The opposite could be true, too, if your housing market is sluggish. With fewer buyers and more homes on the market, the value of your home could drop.
An inexperienced appraiser
A low home value could also be attributed to an appraiser who lacks experience. They might rush through the job during busy times, use poor comparable sales data (also known as “comps”), or lack knowledge about your market or the appraisal process.
It might also be the appraiser’s first time valuing the type of home you own, such as a condo or single-family house.
How often do home appraisals come in low?
If the appraisal comes in low and the seller doesn’t budge on the sales price, you might not qualify for the refinance. But this doesn’t happen often.
According to data from Fannie Mae, home appraisals come in below the asking price only about 8% of the time. And when they do come in low, the borrower is usually able to renegotiate a purchase price in their favor.
If you’re considering a mortgage refinance, be sure to shop around for a great rate. Credible makes this easy — you can compare all of our partner lenders and see prequalified rates in as little as three minutes.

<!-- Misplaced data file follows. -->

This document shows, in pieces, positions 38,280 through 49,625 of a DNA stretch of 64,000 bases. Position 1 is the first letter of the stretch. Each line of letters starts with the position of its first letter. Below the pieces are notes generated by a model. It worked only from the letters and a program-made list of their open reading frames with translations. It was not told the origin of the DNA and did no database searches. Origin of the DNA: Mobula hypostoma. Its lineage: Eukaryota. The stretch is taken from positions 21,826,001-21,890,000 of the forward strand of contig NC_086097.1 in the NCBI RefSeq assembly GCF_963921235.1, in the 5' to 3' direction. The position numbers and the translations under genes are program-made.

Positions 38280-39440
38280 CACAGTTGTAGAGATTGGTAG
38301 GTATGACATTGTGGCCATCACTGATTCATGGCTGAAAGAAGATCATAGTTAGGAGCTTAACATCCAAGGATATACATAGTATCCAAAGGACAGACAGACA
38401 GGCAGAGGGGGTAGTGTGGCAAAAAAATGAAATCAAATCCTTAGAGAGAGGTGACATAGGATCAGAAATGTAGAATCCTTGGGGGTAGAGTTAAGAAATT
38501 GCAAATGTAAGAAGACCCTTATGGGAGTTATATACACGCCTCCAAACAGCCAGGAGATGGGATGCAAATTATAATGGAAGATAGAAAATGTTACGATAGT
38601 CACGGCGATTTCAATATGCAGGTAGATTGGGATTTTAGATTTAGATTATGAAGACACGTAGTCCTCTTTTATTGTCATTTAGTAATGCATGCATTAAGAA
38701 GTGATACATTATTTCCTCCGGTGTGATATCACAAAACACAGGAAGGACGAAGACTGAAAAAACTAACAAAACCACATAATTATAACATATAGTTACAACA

Understanding home appraisals
Home appraisals are an essential part of the homebuying process and commonly used in refinances. While they may set you back a couple hundred dollars, they’re often to your benefit as they ensure you’re not borrowing more than you need.
Since home appraisals are done by a third party, you can rest assured that you’re receiving an unbiased opinion on your home’s value. They’re also different and more legitimate than the home value estimators you find online. Only a licensed professional can conduct a home appraisal and give you an accurate reporting of your home’s value.
Refinance options without a home appraisal
No-appraisal refinances are uncommon, but you might be able to get one in certain cases. Here are a few options you might qualify for if you’re looking to get a no-appraisal refinance:
- Appraisal waiver: If your mortgage is owned by Freddie Mac or Fannie Mae, you may qualify for an appraisal waiver. No cash-out refinances have a better chance of receiving an appraisal waiver than cash-out refinances.
- Fannie Mae’s RefiNow and Freddie Mac’s RefiPossible: These refinance programs provide a $500 credit if you obtain a home appraisal during underwriting. They also have generous debt-to-income ratio limits — up to 65% DTI — making it easier for you to qualify.
- Streamline refinance programs: Government-backed loans have streamline refinance options that don’t require an appraisal in most cases. For instance, both a VA streamline (IRRRL) refinance and an FHA streamline refinance generally don’t require credit checks or a home appraisal.
Keep Reading: How to Refinance Your Mortgage in 6 Easy Steps